Congress has passed a Medicare Prescription Drug benefit for seniors which will take effect in 2006. Supported by AARP, seniors will initially pay a deductible of $250. According to the Congressional Budget Office (CBO), the deductible is projected to be $445 in seven years or 2013.
In addition to the annual deductible, seniors will pay a $35 per month premium in 2006 which the CBO projects will increase to $58 per month in 2013. In 2006, the annual premium that will be deducted from an individual’s Social Security check will be $420.
Although signing up for the prescription drug benefit is voluntary, seniors who chose not to sign up at the time they are eligible will face a penalty or an additional charge if they sign up at a later date. This purpose of this provision is to ensure that "healthy people sign up for the benefit, as well as those persons who have high prescription drug costs". Individuals who do not want to sign up for a prescription drug benefit can sign up for a managed care plan (usually a health maintenance organization in Colorado).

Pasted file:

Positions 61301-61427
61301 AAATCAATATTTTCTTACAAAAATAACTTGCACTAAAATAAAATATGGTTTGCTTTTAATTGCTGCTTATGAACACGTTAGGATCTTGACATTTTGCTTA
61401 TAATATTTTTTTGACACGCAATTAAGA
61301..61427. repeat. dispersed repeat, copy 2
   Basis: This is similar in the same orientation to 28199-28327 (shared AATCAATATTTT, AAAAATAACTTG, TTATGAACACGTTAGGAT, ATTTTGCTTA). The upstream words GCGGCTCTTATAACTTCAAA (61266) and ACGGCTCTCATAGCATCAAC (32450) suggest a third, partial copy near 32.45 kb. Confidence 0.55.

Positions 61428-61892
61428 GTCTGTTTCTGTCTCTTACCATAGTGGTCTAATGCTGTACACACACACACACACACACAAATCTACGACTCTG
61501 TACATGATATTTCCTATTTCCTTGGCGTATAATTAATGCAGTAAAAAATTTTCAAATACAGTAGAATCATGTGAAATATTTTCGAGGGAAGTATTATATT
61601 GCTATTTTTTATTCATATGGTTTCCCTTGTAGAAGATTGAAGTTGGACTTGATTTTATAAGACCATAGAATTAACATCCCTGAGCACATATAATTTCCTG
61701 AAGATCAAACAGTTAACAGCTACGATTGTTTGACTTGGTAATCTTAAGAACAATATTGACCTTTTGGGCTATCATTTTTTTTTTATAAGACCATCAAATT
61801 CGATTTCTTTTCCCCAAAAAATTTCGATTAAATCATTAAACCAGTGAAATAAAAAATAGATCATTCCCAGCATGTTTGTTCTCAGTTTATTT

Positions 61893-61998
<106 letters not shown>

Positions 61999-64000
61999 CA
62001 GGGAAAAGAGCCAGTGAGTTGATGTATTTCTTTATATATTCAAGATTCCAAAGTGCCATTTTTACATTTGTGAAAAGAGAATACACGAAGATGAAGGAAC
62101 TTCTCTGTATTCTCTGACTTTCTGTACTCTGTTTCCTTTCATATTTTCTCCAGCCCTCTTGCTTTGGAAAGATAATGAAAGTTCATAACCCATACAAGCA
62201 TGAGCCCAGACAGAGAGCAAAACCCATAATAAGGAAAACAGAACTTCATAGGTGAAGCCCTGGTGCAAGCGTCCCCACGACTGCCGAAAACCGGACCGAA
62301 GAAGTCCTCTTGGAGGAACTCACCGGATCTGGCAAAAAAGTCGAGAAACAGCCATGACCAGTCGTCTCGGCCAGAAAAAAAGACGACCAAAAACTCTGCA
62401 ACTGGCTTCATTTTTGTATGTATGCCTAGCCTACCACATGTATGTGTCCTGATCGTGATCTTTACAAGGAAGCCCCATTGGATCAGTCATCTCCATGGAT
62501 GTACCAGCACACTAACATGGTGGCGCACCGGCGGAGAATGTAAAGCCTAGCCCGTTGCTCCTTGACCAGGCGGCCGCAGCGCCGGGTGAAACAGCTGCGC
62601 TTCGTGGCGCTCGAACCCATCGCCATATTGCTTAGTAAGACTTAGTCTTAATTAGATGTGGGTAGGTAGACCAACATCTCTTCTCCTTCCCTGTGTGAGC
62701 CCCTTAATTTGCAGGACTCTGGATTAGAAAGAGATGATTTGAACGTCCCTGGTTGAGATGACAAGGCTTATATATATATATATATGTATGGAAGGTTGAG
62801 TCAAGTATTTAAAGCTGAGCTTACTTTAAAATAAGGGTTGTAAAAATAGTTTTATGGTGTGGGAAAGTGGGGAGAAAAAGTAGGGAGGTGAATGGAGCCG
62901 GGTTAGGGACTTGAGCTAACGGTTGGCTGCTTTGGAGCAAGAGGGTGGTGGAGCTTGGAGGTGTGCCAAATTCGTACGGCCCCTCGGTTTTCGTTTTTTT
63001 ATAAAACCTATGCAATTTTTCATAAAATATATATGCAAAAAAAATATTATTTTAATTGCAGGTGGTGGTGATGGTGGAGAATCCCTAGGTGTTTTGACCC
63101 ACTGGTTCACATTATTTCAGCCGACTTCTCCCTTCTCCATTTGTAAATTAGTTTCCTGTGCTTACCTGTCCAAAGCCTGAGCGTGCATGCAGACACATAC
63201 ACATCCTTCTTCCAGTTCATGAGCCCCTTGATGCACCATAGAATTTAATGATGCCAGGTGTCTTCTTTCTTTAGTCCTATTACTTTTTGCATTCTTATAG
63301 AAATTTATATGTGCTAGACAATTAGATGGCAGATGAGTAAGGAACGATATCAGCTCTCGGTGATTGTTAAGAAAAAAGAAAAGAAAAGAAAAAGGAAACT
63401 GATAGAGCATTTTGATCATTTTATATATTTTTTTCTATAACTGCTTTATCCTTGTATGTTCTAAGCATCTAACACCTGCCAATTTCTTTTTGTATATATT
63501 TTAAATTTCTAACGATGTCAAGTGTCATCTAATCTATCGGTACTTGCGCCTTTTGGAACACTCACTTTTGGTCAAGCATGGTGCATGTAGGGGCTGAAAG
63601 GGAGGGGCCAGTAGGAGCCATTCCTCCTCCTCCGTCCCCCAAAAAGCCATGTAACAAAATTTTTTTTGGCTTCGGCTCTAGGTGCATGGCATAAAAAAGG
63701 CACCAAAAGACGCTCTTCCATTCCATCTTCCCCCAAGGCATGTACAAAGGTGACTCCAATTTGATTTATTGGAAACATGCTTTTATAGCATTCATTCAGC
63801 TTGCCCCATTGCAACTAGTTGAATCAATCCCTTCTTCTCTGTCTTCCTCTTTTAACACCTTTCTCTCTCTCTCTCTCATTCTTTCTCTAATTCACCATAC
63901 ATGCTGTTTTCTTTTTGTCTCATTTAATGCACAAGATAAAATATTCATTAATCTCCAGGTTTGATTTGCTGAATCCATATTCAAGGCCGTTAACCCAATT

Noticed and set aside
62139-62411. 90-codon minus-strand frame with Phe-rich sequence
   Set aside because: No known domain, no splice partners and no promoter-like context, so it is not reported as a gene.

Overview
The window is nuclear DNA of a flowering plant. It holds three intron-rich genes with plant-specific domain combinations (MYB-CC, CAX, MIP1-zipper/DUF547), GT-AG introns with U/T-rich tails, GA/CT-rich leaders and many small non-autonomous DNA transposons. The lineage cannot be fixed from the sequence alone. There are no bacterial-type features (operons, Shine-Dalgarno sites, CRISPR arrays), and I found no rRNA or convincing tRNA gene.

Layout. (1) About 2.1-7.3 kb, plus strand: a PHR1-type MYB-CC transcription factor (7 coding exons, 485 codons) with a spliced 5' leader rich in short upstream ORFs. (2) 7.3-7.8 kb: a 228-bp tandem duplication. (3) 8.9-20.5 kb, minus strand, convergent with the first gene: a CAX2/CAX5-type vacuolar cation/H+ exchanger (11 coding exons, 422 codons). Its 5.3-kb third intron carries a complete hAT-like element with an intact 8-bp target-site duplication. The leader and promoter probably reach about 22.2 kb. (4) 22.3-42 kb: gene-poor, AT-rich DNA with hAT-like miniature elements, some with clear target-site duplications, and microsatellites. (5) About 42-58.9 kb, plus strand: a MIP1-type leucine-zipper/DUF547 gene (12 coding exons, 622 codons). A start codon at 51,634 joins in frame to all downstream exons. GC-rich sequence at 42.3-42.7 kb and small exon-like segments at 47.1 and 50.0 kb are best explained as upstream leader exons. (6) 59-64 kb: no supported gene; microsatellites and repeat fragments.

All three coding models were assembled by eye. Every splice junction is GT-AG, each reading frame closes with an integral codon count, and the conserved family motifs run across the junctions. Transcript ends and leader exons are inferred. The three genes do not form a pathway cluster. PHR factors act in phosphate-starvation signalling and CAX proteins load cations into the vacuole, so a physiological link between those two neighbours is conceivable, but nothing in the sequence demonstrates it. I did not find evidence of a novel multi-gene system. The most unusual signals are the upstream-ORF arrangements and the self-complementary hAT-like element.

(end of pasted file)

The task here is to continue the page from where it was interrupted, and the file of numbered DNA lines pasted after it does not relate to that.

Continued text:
After seniors have met the annual deductible, Medicare will pay 75% of the cost of the drugs and seniors will pay 25%.
The chart below can help to understand the benefit for 2006 if the annual cost of drugs is less than $5100. The chart does not reflect any additional costs that may be charged by the companies that would offer the program.
This chart can help you understand what Medicare beneficiaries will pay if the annual cost of drugs is over $5100 when the catastrophic coverage is available. The chart does not reflect any additional costs that may be charged by the companies that would offer the program.
Starting in June 2004, seniors will be able to purchase prescription drug discount card which will cost $30 or less. Participating pharmacies will offer between 10 and 25% discount on prescriptions. Seniors whose annual incomes are less than $12,000 will receive a $600 credit toward their medications on the discount card.
Companies who offer prescription drug plans as part of their retirement package will be given an annual subsidy from the government to continue to offer coverage.
Eileen Doherty, M.S. is the Executive Director of Senior Answers and Services and the Colorado Gerontological Society. She has more than 25 years of experience in gerontology in administration, research, training and education, and clinical practice. She can be reached at 303-333-3482 or at firstname.lastname@example.org